Cardoon is a perennial celery-like looking vegetable that is closely related to globe artichoke, and is a member of the thistle family. It is prized by people from the Mediterranean countries for its unique flavor, which we think is similar to the taste of artichoke. We have found that cardoon is usually only available in the markets around Christmas time. Many people discard the tougher outer ribs, but we have found that they have excellent flavor, too, if you don't mind throwing away the stringy remains, as one does with artichoke bracts (leaves). All the ribs in this bunch are edible, as are the smaller leaves. The new growth center stalks have a frilly top which is too tough to eat and should be removed with the larger outer leaves. The inner tender stalks can be eaten raw. Cardoon is best prepared by boiling in soups and steaming. We have also stir-fried cardoon in water. See the nutritional chart by clicking on the photo or link.

Savoy cabbage has crinkly leaves and deep veining. We have used savoy cabbage mostly for its appearance. Be careful when selecting this variety of cabbage, as some of the heads can be quite tough. Select firm heads with flexible leaves. See the nutritional information for savoy cabbage by clicking on the photo or link..

We purchase our red cabbage in either supermarkets or farm stores (when in season), and we always look for firm heads without discoloration or imperfections. Red cabbage adds color to salads and cooked recipes. Red cabbage leaves are colored dark red/purple. However, the plant changes its color according to the pH value of the soil that it is growing in, due to a pigment called anthocyanin. In acidic soils, the leaves grow more reddish, while an alkaline soil they will produce rather greenish-yellow colored cabbages. This explains the fact that the very same plant is known by different colors in various regions. When we were children we used the juice of red cabbage as a home-made pH indicator, turning red in acid and light greenish-blue in basic solutions. On cooking, red cabbage will normally turn blue. To retain the red color it is necessary to add vinegar or acidic fruit to the pot. See the nutritional charts for raw and cooked red cabbage.

We enjoy green cabbage either raw or cooked. It is a good source of dietary fiber and vitamin C. Select heads that are firm and free of harvesting damage (cuts, cracks, etc.) or worm holes. See the nutritional tables by clicking on the photo or link.

Chinese or celery cabbage is a fairly mild tasting cabbage that is great when eaten raw in a mixed green salad, or cooked in soup or Chinese recipes. Select a Chinese cabbage that is crisp and free of wilted or brownish leaf edges. Store Chinese cabbage in the vegetable drawer of the refrigerator, where it will stay crisp for several days.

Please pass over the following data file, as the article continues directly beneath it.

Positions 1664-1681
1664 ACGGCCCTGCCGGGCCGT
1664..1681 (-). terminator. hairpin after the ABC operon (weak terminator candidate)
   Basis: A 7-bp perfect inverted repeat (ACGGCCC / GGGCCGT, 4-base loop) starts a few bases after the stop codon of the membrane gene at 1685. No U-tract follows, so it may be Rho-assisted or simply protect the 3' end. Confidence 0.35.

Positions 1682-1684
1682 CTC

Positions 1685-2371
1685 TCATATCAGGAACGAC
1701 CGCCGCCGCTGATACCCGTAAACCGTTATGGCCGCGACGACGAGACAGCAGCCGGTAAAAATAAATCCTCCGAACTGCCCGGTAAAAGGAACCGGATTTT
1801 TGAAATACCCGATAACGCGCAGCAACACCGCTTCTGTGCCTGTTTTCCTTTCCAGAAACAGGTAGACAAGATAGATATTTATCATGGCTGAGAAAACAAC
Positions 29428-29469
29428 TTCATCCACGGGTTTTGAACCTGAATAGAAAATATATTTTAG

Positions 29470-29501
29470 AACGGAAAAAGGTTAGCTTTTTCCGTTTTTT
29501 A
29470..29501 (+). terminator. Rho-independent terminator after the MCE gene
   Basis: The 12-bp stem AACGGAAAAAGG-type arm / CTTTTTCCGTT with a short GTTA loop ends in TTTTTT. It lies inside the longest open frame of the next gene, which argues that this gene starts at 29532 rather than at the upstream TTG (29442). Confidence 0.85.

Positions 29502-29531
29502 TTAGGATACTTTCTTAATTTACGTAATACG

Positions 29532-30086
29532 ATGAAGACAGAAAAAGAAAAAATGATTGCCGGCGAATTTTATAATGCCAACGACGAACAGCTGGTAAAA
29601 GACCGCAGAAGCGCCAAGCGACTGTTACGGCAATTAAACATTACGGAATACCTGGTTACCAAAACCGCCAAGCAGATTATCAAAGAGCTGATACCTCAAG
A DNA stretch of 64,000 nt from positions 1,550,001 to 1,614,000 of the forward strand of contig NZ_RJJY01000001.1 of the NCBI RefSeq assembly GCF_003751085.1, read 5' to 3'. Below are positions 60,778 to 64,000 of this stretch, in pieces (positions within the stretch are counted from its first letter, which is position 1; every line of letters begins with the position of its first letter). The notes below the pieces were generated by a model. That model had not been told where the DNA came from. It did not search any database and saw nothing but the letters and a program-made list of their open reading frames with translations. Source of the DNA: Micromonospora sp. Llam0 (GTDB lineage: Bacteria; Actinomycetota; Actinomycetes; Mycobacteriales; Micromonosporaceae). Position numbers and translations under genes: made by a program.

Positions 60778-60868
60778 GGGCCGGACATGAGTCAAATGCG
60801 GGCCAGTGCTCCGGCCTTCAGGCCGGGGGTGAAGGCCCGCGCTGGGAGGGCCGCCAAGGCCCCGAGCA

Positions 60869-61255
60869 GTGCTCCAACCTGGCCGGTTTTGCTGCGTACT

Brussels sprouts are members of the cabbage family, which they resemble in miniature form. They are a good source of dietary fiber and protein, vitamins A and C, and potassium, iron and a small amount of calcium. Like other cruciferous vegetables, Brussels sprouts have been shown to have cancer prevention properties. When purchasing, select tightly compact, firm heads with good color and without a strong odor. See nutritional charts by clicking on photo or link.

There are several brands and combinations of frozen broccoli stir-fry mix sold in the markets. This particular one contains (in order of quantity): broccoli, carrots, onions, red peppers, celery, water chestnuts, and mushrooms, and was distributed by Aldi, Inc. in 1 pound bags (2006 cost $0.89). We purchase this stir-fry mix primarily for convenience in making "quickie" soups and stir-fry recipes.

Broccoli Rabe is a nutritious vegetable that is related to the turnip and has a mustard-like flavor. It is not related to broccoli, even though it has buds that look like broccoli. When purchasing, make sure that the leaves are green and crisp. Rapini origins have been traced to the Mediterranean region around Italy and to China, where it remains popular in both of these nationalities cooking. We have included nutritional charts for both raw and cooked broccoli rabe. As can be seen in these charts, this is one of those vegetables that cooking releases more of the food value. To enlarge the photo and see the nutritional charts, click on the photo or link.

Broccoli is the nutritional leader of the cruciferous family of vegetables, which have been shown to help protect against colorectal, stomach and respiratory cancers. We enjoy broccoli raw in our salads and for dips, or cooked in stir-fries or in Italian dishes such as pizza and pasta prima vera. When purchasing, select broccoli that is firm (crisp) and with dark green florets. See the nutritional chart by clicking on the photo or link.